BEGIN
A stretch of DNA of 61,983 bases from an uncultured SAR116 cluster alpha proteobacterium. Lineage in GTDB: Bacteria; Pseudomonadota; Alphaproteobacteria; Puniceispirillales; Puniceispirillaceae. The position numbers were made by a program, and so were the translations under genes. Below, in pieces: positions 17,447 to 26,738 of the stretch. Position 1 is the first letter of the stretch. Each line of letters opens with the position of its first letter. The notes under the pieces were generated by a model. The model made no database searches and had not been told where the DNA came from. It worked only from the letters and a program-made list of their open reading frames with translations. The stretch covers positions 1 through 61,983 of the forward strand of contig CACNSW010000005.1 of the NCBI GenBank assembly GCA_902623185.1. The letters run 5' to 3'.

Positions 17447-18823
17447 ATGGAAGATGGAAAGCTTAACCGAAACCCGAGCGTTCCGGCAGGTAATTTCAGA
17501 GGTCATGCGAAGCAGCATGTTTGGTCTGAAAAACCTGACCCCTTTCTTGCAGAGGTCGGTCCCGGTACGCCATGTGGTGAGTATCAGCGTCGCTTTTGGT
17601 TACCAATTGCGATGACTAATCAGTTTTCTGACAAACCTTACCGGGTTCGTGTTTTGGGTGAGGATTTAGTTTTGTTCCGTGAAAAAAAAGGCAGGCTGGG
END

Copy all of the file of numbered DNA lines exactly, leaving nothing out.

A stretch of DNA of 61,983 bases from an uncultured SAR116 cluster alpha proteobacterium. Lineage in GTDB: Bacteria; Pseudomonadota; Alphaproteobacteria; Puniceispirillales; Puniceispirillaceae. The position numbers were made by a program, and so were the translations under genes. Below, in pieces: positions 17,447 to 26,738 of the stretch. Position 1 is the first letter of the stretch. Each line of letters opens with the position of its first letter. The notes under the pieces were generated by a model. The model made no database searches and had not been told where the DNA came from. It worked only from the letters and a program-made list of their open reading frames with translations. The stretch covers positions 1 through 61,983 of the forward strand of contig CACNSW010000005.1 of the NCBI GenBank assembly GCA_902623185.1. The letters run 5' to 3'.

Positions 17447-18823
17447 ATGGAAGATGGAAAGCTTAACCGAAACCCGAGCGTTCCGGCAGGTAATTTCAGA
17501 GGTCATGCGAAGCAGCATGTTTGGTCTGAAAAACCTGACCCCTTTCTTGCAGAGGTCGGTCCCGGTACGCCATGTGGTGAGTATCAGCGTCGCTTTTGGT
17601 TACCAATTGCGATGACTAATCAGTTTTCTGACAAACCTTACCGGGTTCGTGTTTTGGGTGAGGATTTAGTTTTGTTCCGTGAAAAAAAAGGCAGGCTGGG